“What would be your advice for investors?”
‘Keep it simple. Don’t panic.’
“Fundamentals of any of their (Adani Group) companies have not weakened because of the fall in their market price. If the fundamentals of (Adani Group companies) remain as strong as they were one week before, then I don’t think there should be any cause for panic,” Deven Choksey of K R Choksey, a well known stockbroker and investment house, tells Prasanna D Zore/Rediff.com.
How is our market poised given that the Nifty fell by more than 500 points in the week before the Budget?
According to me, Budgets have now become predictable events. It is more about allocation of resources by the government. Markets already know that this government has allocated huge resources for building capital infrastructure and boosting demand in the rural economy.
I don’t think people now look at the Budget as an event that would bring fear or surprise the markets.
Unfortunately, because of reasons other than fundamentals, the markets took a beating last week.
The fundamentals of Indian markets were as strong last week as they were before and even before that.
I don’t think one can call into question the fundamentals of the Indian economy and equity markets into question at this point in time.
The technicals have definitely weakened and that is the nature of every market. And that leads to correction. That is what is happening currently.
You are looking at the market fall from a high of 18,900 in the third week of November 2022 as a technical correction?
The fall which we saw in March 2020 (due to the COVID-19 pandemic) was a serious fall and then the markets bounced back. There is no reason to believe that this time too we will not bounce back.
Are you expecting more correction in the days after the Budget?
The panic part of this market fall was over on Friday (January 27, 2023, when the Nifty 50 index fell 287 points or 1.6 per cent and the BSE Sensex fell 870 points or 1.45 per cent and when the Adani Group shares fell between five to 20 per cent).
Will FIIs continue to sell?
Panic selling is over, but one of the key factors for the markets to hold up would be that the FII selling should stop. They have been selling aggressively whenever they got an opportunity.
They sold Rs 18,000 crore (Rs 180 billion) which is almost close to $2.5 billion — of equities on the gross basis and on the net basis they sold some Rs 6,000 odd-crore (Rs 60 billion) of Indian equities (on Monday, January 30).
I have always maintained that FIIs need to be distinguished as those who are investors and those who are traders. Currently, what is being sold is done by the FIIs who are traders and not those who are investors.
Unfortunately, our (market) regulator (the Securities and Exchange Board of India) and the media are not making this distinction (when they report the value of equities sold by the FIIs).
The general public gets a feeling that foreigners (the FIIs) are leaving the country (selling Indian equities).
IHC yesterday (January 30) invested $400 million in the country (in the Adani Enterprises’ FPO). So, are they leaving the country or are they investing in the country?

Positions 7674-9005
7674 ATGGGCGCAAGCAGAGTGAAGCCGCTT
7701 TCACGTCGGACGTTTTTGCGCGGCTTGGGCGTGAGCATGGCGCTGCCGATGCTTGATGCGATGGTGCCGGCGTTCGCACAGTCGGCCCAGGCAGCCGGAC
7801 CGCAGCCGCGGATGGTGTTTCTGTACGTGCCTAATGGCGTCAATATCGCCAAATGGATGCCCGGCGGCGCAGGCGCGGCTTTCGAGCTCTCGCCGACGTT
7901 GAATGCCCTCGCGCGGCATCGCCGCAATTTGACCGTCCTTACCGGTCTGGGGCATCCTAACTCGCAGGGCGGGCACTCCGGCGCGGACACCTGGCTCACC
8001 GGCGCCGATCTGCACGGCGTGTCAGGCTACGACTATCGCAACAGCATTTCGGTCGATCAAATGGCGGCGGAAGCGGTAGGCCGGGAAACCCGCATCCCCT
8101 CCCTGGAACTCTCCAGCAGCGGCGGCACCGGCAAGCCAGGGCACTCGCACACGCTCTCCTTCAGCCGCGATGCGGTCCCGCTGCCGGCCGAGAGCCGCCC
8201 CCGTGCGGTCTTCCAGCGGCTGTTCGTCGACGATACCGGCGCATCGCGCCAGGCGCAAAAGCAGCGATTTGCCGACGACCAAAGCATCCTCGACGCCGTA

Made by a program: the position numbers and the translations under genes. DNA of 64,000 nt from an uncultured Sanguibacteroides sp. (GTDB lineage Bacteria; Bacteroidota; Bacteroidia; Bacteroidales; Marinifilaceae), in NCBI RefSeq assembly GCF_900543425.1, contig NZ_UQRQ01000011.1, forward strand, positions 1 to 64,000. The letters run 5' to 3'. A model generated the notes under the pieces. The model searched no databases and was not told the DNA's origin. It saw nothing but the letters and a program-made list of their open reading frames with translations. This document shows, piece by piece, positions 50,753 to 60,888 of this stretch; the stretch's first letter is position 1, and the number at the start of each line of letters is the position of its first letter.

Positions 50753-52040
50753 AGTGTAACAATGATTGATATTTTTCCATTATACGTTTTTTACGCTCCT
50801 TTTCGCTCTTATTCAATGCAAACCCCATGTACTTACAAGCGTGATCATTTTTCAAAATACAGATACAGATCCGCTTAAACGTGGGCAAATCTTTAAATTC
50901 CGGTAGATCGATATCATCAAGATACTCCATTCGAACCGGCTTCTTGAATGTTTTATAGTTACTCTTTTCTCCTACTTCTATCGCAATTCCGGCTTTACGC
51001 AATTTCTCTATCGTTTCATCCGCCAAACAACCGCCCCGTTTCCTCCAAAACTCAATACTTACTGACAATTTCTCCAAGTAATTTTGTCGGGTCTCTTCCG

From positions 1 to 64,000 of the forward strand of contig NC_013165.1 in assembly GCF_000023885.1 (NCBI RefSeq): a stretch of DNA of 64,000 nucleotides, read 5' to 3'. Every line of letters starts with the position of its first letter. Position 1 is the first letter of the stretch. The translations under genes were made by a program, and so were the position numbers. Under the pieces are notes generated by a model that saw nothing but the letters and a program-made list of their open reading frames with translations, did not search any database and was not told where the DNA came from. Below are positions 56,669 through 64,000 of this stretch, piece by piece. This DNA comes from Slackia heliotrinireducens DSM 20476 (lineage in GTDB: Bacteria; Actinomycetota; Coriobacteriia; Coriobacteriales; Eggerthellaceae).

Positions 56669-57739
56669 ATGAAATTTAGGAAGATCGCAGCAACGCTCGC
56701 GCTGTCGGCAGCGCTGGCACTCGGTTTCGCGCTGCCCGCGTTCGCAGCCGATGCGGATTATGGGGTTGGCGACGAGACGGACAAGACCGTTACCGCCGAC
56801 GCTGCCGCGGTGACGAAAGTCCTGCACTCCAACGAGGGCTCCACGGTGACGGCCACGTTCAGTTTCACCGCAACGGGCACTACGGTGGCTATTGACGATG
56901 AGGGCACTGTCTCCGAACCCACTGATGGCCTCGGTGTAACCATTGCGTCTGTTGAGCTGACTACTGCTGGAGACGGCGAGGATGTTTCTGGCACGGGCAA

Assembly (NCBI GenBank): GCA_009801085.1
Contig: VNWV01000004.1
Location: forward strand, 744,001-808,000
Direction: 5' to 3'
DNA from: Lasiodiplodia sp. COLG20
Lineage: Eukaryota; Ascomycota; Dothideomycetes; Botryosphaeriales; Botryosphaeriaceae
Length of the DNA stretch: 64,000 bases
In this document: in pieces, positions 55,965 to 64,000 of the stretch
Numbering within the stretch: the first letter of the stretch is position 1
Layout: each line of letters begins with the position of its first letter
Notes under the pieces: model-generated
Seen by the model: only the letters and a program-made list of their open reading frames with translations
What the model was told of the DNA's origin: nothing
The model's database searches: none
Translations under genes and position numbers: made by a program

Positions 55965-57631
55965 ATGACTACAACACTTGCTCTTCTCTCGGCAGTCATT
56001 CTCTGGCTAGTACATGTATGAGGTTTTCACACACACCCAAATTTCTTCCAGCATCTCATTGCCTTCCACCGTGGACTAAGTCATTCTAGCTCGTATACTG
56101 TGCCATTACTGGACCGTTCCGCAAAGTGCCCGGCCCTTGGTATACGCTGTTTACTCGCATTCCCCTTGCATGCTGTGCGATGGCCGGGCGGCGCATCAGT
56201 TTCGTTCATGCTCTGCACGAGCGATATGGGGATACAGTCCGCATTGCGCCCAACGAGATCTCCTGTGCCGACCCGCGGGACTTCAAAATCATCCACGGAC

The point I am making is only the (FIIs, who are) traders in the market are selling; not the (FIIs, who are) investors.
Why should we say foreign institutional investors? Those (who are selling) need to be categorised as foreign institutional traders because they are in in for trading gains.
Do you see more panic selling in the days ahead?
As I see it, most of the panic is over. The market is now comparatively lighter than what it used to be. Not many major positions are carried over as we go into Budget day.
Is the fall in the shares of Adani Group companies a cause for worry for retail investors?
Fundamentals of any of their (Adani Group) companies have not weakened because of the fall in their market price.
If the fundamentals of (Adani Group companies) remain as strong as they were one week before, then I don’t think there should be any cause for panic.
Is the market reacting to the Hindenburg report?
Auto (up 1 per cent on Friday) and FMCG (up 0.46 per cent on Friday) saw quite some buying even as the broader markets saw selling. Is this sector rotation happening?
Fortunately, markets have started recognising the fundamental strength of the auto sector. And that is what I think is a healthy sign. The auto sector was neglected (for some quarters) but now its fundamentals are being taken into consideration.
The FMCG sector gets its strength from India as a consumption story and there is more strength left in India’s consumption story.
Your take on mid-caps and small-caps…
They have always been the poor children. They are the first to get punished every time the markets fall.
Unfortunately, mid-caps and small-caps are used more for trading purpose. So they are in weak hands and whenever there is panic in the markets the weak hands will exit first.
What would be your advice for investors?
Keep it simple. Don’t panic.
Disclaimer: This article is meant for information purposes only. This article and information do not constitute a distribution, an endorsement, an investment advice, an offer to buy or sell or the solicitation of an offer to buy or sell any securities/schemes or any other financial products/investment products mentioned in this interview to influence the opinion or behaviour of the investors/recipients.
Any use of the information/any investment and investment related decisions of the investors/recipients are at their sole discretion and risk. Any advice herein is made on a general basis and does not take into account the specific investment objectives of the specific person or group of persons. Opinions expressed herein are subject to change without notice.
Source: Read Full Article